AMY GOODMAN: We’re showing some footage now, which I want to describe for our radio listeners, of a clearly wounded man. He’s on the ground. He’s been wounded in the chest, and they are trying to treat him on the ground of the ship.
Let’s listen to this. What was that?
UNIDENTIFIED WOMAN: All the passengers are sitting down!
AMY GOODMAN: And now we see a woman speaking.
UNIDENTIFIED WOMAN: We are not [inaudible]. We are civilians taking care of injured people! Don’t use violence! We need help for the people! Don’t use violence against the civilians!
AMY GOODMAN: The woman is saying, "Don’t use violence against the civilians. People are sitting. We have many injured people. Please don’t attack." And that is the video footage.
IARA LEE: Yes, I think the miscalculation was that the Israelis thought, by jamming our satellite system, the world would not have any access to information. And they didn’t know that we had a backup system that was able to transmit live some of the events. And obviously it was dark in the middle of the ocean, so they thought they had it all taken care, as far as like no information would come out. They would be the only ones holding the information, because they were obviously filming. And we were hundreds of people, so some of us did manage to get, you know, photographs and video footage out. And today we are showing raw, uncensored footage, and everybody can take the clue. And we’ll make it available to the world for investigations.
JUAN GONZALEZ: Interestingly, in the video that you’ve been showing here, obviously, in the outdoors, it’s very dark, and unless you have a light, it’s kind of hard to make out what’s going on, unless you have a flood lamp on. But the footage that the Israelis posted on YouTube, it looked like it was daylight. And could you talk about how they managed to do that? Because it looked like this was occurring in the middle of the day, not, as it was, at 4:00 in the morning.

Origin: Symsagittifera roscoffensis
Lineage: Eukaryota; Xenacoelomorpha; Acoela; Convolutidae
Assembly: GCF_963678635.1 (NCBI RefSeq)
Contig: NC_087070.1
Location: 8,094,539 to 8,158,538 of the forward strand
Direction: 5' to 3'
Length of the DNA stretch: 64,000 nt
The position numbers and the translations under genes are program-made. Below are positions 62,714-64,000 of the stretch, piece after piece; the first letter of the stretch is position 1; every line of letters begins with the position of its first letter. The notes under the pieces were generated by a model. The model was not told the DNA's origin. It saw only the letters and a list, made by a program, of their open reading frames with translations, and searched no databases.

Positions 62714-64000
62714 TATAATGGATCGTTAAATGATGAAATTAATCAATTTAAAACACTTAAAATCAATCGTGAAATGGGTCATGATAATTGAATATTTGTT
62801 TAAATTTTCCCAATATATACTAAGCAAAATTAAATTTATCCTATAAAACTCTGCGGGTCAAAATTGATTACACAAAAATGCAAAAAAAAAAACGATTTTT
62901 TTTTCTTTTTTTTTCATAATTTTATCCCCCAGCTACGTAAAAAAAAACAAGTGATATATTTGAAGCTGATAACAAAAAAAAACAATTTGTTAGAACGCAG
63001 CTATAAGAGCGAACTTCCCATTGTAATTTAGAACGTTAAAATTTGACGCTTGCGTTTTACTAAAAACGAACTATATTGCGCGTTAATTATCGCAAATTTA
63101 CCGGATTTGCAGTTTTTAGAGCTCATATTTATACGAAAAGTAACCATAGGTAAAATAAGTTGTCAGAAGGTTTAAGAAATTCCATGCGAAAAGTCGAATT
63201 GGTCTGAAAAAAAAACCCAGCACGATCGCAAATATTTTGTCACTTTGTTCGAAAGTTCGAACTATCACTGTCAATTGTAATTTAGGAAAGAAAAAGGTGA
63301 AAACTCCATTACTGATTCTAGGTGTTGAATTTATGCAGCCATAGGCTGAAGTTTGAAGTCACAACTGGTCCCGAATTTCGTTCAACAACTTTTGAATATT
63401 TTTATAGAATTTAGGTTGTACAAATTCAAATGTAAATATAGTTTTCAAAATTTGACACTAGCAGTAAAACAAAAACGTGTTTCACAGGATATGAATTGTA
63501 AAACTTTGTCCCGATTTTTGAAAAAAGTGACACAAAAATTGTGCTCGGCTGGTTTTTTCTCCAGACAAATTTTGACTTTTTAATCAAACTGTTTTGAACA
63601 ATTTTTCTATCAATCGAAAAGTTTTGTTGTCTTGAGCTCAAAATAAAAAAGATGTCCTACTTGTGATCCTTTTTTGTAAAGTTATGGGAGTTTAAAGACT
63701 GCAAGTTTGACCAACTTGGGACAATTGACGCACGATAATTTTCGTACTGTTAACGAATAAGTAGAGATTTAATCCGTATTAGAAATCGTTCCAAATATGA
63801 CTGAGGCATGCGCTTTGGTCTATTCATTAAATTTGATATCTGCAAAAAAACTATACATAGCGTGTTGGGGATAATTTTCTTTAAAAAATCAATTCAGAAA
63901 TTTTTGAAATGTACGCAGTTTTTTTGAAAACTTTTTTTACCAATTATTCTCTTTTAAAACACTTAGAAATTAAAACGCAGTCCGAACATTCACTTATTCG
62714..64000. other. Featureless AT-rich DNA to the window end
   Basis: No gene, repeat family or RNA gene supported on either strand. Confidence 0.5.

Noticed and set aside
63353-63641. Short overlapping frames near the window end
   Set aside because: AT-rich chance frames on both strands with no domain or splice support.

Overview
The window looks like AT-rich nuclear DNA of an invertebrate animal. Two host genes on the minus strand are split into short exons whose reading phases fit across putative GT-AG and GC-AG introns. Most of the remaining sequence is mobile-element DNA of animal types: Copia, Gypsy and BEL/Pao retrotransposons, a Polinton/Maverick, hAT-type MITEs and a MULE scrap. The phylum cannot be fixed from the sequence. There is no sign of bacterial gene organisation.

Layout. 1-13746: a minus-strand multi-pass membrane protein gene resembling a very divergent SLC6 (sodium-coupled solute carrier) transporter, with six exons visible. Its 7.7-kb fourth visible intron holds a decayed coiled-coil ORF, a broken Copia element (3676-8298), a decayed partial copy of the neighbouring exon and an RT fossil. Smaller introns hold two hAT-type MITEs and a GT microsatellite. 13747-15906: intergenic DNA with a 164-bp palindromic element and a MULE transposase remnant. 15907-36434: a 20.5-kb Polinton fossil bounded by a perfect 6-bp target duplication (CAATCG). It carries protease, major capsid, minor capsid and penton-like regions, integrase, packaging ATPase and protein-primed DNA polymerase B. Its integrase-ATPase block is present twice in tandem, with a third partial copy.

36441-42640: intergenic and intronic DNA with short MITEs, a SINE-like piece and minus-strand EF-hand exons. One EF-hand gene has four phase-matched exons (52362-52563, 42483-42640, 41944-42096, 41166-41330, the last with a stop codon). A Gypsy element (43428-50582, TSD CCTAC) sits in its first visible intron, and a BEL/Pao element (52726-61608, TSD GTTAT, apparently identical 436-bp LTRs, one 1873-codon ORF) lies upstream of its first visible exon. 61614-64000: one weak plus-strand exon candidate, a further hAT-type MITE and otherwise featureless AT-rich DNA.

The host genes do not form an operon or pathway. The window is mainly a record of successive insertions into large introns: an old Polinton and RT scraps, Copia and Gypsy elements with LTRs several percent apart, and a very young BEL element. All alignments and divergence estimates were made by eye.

IARA LEE: Yeah, it’d be the technology. I think once people start using our footage for investigation, they would always — they will always be able to brighten out and analyze, frame by frame, you know? But it was 4:00 a.m. It was dark, you know?
AMY GOODMAN: In an interview with the New York Times, Dr. Hasan Huseyin Uysal, a Turkish doctor, said he treated Israeli commandos who were captured and briefly detained during initial stages of the raid on the ship challenging the blockade. And then the soldiers were given back to the Israeli commandos.
IARA LEE: Which basically proves that we were not there to lynch anybody, because we had the opportunity of killing or really like mistreating these soldiers, and we didn’t, you know, because we are humanitarian. Despite the chaos, we knew we were supposed to stay nonviolent.
JUAN GONZALEZ: One of the amazing things to me is that given the number of people that were on that boat, the lack of any attempt by the — especially the US media, including this account in the New York Times, which is the only attempt to, quote, "reconstruct" what happened, are not really saying — giving details, how were these people shot. Where were they at the time they were shot? What were their wounds like? What was happening around them? There is really no attempt to reconstruct an incident, where there were hundreds, literally, of witnesses to what actually happened.
IARA LEE: That’s why we demand our footage back, because they confiscated all our hard drives and camera equipment. We could reconstruct the events, if we were given our footage back, and not the idea of using a manipulative fashion. They are extracting things for their stories and putting on the YouTube by their channel. This is like complete violation of respect for media. And, you know?